|A/G||168||0.554||145||0.514||0.851 (0.614–1.179)||0.331||0.851 (0.614–1.179)||0.331|
|G/G||69||0.228||66||0.234||1.025 (0.697–1.508)||0.899||1.026 (0.697–1.511)||0.896|
|χ2 = 1.187; p = 0.552|
|A||300||0.495||287||0.509||1.077 (0.843–1.358)||0.579||1.070 (0.842–1.358)||0.582|
|G||306||0.505||277||0.491||0.935 (0.736–1.187)||0.579||0.935 (0.736–1.187)||0.582|
|UNG g.7245G>C (rs34259)|
|b0.641 (0.462–0.888)||0.008||b0.642 (0.464–0.888)||0.008|
|cv0.636 (0.458–0.882)||0.007||cv0.636 (0.458–0.882)||0.007|
|G/C||107||0.353||127||0.450||1.480 (1.061–2.064)**||0.021||1.479 (1.059–2.065)**||0.021|
|b1.478 (1.060–2.061)||0.021||b1.476 (1.062–2.060)||0.020|
|cv1.480 (1.061–2.063)||0.021||cv1.479 (1.060–2.064)||0.021|
|C/C||18||0.059||21||0.074||1.274 (0.664–2.444)||0.466||1.276 (0.665–2.449)||0.464|
|χ2 = 7.401; p = 0.025|
|G||463||0.764||394||0.702||0.716 (0.552–0.928)#||0.012||0.715 (0.551–0.929)#||0.012|
|b0.627 (0.485–0.811)||0.0004||b0.631 (0.488–0.807)||0.0003|
|cv0.710 (0.546–0.925)||0.011||cv0.711 (0.546–0.926)||0.011|
|C||143||0.236||168||0.298||1.385 (1.062–1.806)##||0.016||1.384 (1.062–1.806)##||0.016|
|b1.561 (1.210–2.015)||0.001||b1.560 (1.211–2.015)||0.001|
|cv1.385 (1.063–1.805)||0.016||cv1.385 (1.062–1.805)||0.016|
OR adjusted for sex; the superscript b means the bootstrap-boosted OR (resampling with replacement, 10,000 iterations); cv means the cross-validated OR. Statistical power (1 − β) for significant comparisons given for the ranges: ∗0.782–0.791, ∗∗0.647–0.654, #0.353–0.361 and ##0.426–0.435. for all significant comparisons. p < 0.05 along with corresponding ORs are in bold.
Gene-gene interactions and the risk of recurrent depression disorder
Regarding the effect of combined genotypes, it was found that the T/T-A/A-G/C (DUT (rs4775748), SMUG1 c.-31A>G (rs3087404) and UNG (rs34259) carriers had an increased risk of depression, whereas the T/G-A/G-G/G carriers had a reduced risk (Table 3).
|Combined genotype||Control (n = 303)||Depression (n = 282)||Crude OR (95% CI)||p||Adjusted OR (95% CI)||p|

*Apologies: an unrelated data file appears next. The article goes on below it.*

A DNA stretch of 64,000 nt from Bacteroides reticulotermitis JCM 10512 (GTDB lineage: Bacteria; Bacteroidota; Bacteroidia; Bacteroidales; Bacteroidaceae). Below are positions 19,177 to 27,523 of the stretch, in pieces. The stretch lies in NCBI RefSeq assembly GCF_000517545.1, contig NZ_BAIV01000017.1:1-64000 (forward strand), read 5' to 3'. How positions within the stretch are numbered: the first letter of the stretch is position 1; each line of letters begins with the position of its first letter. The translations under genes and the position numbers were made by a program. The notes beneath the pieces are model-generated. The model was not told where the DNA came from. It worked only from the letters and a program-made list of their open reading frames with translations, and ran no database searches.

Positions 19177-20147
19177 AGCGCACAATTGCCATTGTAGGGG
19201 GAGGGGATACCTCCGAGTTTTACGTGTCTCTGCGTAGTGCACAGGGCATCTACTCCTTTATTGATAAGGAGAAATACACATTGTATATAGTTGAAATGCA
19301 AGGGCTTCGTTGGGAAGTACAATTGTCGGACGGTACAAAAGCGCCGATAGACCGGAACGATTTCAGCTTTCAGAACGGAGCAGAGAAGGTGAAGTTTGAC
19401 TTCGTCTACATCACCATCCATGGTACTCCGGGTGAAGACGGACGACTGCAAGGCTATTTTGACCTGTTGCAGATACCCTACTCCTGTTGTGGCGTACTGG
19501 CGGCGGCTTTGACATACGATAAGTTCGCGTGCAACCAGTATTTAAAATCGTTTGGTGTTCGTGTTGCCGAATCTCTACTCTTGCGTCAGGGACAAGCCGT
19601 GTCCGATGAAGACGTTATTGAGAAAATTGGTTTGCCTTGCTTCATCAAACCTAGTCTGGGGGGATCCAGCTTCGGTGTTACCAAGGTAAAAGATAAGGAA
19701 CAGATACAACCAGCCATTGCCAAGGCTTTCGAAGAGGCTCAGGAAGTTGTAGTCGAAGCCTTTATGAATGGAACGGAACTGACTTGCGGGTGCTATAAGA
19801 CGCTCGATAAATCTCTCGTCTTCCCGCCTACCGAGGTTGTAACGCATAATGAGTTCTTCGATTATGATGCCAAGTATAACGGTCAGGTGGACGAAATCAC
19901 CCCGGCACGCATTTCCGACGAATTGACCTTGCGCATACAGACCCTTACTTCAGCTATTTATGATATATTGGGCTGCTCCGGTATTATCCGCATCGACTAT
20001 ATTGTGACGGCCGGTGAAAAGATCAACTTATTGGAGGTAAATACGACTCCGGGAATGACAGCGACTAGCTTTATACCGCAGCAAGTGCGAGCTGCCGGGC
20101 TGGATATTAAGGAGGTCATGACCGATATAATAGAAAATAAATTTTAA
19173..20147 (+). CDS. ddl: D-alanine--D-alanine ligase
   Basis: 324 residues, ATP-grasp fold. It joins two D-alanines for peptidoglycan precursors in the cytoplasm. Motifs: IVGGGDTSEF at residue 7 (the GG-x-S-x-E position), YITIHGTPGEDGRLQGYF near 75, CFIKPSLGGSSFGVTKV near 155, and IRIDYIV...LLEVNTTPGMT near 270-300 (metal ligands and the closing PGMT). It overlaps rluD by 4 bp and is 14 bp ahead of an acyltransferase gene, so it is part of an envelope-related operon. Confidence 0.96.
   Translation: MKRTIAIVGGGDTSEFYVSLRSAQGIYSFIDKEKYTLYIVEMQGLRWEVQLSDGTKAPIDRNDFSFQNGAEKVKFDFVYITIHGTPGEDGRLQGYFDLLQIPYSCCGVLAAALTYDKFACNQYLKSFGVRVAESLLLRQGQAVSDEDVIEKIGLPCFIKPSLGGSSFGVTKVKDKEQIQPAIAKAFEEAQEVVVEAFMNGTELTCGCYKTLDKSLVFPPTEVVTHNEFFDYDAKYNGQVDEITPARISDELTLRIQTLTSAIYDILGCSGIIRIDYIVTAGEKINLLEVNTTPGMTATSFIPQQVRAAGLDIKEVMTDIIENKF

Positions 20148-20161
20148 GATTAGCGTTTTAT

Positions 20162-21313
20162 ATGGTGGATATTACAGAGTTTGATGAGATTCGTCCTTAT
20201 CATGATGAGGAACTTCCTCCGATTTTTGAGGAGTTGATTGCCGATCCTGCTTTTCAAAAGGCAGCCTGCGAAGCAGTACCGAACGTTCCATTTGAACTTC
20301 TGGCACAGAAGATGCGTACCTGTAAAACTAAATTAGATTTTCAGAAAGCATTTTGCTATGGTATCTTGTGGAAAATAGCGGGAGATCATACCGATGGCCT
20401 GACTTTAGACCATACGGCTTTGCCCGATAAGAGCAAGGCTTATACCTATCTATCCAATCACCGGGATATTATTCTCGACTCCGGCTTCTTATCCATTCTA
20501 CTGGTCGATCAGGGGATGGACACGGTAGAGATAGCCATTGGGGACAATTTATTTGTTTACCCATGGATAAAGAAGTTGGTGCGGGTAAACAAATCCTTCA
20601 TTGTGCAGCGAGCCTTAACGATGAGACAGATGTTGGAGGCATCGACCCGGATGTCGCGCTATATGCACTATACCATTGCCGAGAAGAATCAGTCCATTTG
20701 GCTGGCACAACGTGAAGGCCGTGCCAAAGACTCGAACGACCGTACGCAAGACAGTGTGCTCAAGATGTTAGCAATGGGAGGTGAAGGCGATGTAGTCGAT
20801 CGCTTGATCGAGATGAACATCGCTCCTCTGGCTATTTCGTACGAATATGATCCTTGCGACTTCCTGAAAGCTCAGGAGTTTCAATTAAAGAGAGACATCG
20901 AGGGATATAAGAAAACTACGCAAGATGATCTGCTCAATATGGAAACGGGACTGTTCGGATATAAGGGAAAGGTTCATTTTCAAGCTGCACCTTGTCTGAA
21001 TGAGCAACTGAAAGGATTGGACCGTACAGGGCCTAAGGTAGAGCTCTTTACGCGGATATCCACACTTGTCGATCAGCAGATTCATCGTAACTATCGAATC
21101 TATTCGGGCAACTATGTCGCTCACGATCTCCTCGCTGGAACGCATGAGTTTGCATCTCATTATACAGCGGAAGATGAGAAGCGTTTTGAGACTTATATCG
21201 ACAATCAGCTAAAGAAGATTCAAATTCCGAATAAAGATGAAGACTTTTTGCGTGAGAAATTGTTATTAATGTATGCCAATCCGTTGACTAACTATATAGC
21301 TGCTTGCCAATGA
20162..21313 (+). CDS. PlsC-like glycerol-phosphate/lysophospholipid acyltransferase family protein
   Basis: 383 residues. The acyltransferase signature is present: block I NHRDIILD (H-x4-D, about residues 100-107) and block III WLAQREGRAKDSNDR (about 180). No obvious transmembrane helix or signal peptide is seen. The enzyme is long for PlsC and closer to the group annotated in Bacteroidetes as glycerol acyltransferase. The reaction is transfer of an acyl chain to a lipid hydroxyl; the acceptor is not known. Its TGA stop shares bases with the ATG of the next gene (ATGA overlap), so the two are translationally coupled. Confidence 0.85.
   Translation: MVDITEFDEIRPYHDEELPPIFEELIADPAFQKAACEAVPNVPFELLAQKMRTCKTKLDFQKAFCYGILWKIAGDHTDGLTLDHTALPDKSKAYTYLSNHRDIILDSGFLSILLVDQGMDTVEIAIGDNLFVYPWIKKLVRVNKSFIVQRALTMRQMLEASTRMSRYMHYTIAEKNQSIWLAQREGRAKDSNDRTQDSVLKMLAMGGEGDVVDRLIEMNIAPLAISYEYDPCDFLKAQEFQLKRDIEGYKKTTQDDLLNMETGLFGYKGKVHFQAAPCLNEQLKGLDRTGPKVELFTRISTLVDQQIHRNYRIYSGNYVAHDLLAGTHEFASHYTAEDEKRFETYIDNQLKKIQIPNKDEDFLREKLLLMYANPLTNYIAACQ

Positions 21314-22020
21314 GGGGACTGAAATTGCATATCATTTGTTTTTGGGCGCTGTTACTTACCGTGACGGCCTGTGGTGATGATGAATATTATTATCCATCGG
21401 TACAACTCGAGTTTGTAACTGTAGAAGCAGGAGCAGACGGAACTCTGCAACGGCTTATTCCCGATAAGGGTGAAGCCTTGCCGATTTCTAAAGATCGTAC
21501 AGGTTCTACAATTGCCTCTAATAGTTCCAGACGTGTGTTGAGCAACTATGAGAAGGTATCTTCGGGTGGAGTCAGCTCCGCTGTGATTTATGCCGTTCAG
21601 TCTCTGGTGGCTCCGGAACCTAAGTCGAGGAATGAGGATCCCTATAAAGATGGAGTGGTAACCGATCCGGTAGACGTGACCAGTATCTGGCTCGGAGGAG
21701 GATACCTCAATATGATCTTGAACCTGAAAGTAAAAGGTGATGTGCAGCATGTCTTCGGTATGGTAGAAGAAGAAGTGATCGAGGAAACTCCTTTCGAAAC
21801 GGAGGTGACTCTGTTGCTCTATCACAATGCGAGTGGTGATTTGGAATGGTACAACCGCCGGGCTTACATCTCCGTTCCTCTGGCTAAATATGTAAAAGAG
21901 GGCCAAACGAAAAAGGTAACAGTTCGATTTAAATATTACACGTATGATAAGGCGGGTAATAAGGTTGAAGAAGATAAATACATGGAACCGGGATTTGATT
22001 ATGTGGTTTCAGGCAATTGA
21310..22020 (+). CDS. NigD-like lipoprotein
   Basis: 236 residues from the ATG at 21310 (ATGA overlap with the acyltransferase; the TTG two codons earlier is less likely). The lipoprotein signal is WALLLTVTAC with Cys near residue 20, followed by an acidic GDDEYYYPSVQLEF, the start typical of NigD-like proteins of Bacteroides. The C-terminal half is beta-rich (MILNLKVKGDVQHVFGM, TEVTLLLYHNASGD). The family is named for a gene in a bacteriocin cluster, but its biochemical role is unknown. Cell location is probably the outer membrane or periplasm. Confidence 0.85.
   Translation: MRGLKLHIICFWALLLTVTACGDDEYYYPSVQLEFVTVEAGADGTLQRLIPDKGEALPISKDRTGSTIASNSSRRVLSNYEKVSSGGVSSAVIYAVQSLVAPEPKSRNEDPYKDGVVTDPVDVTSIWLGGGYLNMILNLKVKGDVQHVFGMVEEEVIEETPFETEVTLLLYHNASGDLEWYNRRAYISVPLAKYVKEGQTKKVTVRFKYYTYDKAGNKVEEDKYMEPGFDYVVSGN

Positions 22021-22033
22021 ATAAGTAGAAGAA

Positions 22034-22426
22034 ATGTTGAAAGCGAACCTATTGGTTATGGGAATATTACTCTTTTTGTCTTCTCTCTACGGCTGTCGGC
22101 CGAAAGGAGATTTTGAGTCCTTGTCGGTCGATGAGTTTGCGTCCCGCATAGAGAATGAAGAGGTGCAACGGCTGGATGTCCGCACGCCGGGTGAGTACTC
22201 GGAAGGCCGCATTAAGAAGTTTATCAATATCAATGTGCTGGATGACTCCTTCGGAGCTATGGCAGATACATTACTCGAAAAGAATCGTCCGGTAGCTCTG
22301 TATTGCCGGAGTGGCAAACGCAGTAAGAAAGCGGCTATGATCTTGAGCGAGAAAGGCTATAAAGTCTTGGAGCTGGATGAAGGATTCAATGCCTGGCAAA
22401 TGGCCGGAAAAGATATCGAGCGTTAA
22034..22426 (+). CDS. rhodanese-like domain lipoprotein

|DUT (rs4775748), SMUG1 c.-31A>G (rs3087404) and UNG (rs34259)|
|T/T-A/A-G/G||37||0.122||27||0.096||0.761 (0.450–1.287)||0.308||0.758 (0.448–1.283)||0.303|
|T/T-A/A-G/C||7||0.023||21||0.074||3.402 (1.423–8.133)0.892||0.006||3.401 (1.422–8.134)0.875||0.006|
|b3.411 (1.425–8.161)||0.006||b3.410 (1.424–8.163)||0.006|
|cv3.402 (1.423–8.133)||0.006||cv3.401 (1.422–8.134)||0.006|
|T/T-A/A-C/C||2||0.007||4||0.014||2.165 (0.394–11.915)||0.374||2.166 (0.394–11.921)||0.374|
|T/T-A/G-G/G||58||0.191||52||0.184||0.955 (0.630–1.447)||0.828||0.956 (0.631–1.449)||0.833|
|T/T-A/G-G/C||46||0.152||49||0.174||1.175 (0.757–1.824)||0.472||1.174 (0.756–1.822)||0.476|
|T/T-A/G-C/C||3||0.010||5||0.018||1.805 (0.427–7.623)||0.422||1.806 (0.428–7.627)||0.421|
|T/T-G/G-G/G||29||0.096||24||0.085||0.879 (0.499–1.549)||0.655||0.880 (0.499–1.552)||0.659|
|T/T-G/G-G/C||20||0.066||19||0.067||1.022 (0.534–1.958)||0.947||1.024 (0.534–1.961)||0.944|
|T/T-G/G-C/C||3||0.010||6||0.021||2.174 (0.538–8.776)||0.275||2.172 (0.538–8.769)||0.276|
|T/G-A/A-G/G||7||0.023||7||0.025||1.076 (0.373–3.108)||0.892||1.083 (0.374–3.136)||0.883|
|T/G-A/A-G/C||8||0.026||10||0.035||1.356 (0.527–3.485)||0.528||1.352 (0.525–3.479)||0.532|
|T/G-A/A-C/C||3||0.010||1||0.004||0.356 (0.037–3.441)||0.372||0.358 (0.037–3.463)||0.375|
|T/G-A/G-G/G||33||0.109||16||0.057||0.492 (0.265–0.915)0.767||0.025||0.491 (0.264–0.914)0.765||0.025|
|b0.496 (0.267–0.922)||0.027||b0.495 (0.266–0.921)||0.026|
|cv0.492 (0.265–0.915)||0.025||cv0.491 (0.264–0.914)||0.025|
|T/G-A/G-G/C||19||0.053||16||0.057||0.899 (0.453–1.785)||0.761||0.898 (0.452–1.784)||0.759|
|T/G-A/G-C/C||4||0.013||1||0.004||0.266 (0.030–2.394)||0.238||0.267 (0.030–2.401)||0.238|
|T/G-G/G-G/G||9||0.030||6||0.021||0.710 (0.250–2.021)||0.521||0.712 (0.250–2.028)||0.525|
|T/G-G/G-G/C||4||0.013||8||0.028||2.182 (0.650–7.329)||0.207||2.189 (0.652–7.356)||0.205|
|T/G-G/G-C/C||2||0.007||2||0.007||1.075 (0.150–7.683)||0.943||1.069 (0.149–7.651)||0.947|
|G/G-A/G-G/G||1||0.003||2||0.007||2.157 (0.195–23.921)||0.531||2.150 (0.194–23.852)||0.533|
|G/G-A/G-G/C||3||0.010||4||0.014||1.439 (0.319–6.486)||0.636||1.437 (0.319–6.478)||0.637|
OR adjusted for sex; the superscript b means the bootstrap-boosted OR (resampling with replacement, 10,000 iterations); cv means the cross-validated OR. Statistical power (1 − β) for significant comparisons given in superscripts. p < 0.05 along with corresponding ORs are in bold.
Single-nucleotide polymorphisms of genes encoding proteins involved in the removal of uracil from DNA and the age of the first episode of recurrent depressive disorder
To evaluate whether the studied SNPs could have had an impact on the onset of the disease the patients were divided according to genotype and their age of onset was compared (Figs. 1A–1C). In the case of SMUG c.-31A>G (rs3087404), it was found that carriers of the A/A genotype underwent their first episode significantly later than the G/G carriers. Similarly, in case of UNG g.7245G>C (rs34259), patients with a G/G genotype had a greater age of onset than the heterozygotes. When the patients were stratified into the two groups based on age, it was found that the UNG g.7245G>C (rs34259) affected the disease occurrence only in patients with early onset depression, i.e., in those under 35 years of age (Table 4). However, no statistically significant difference was found between patients with early and late onset DD (Table S1).
Single-nucleotide polymorphisms of genes encoding proteins involved in the removal of uracil from DNA and the severity of recurrent depressive disorder or treatment effectiveness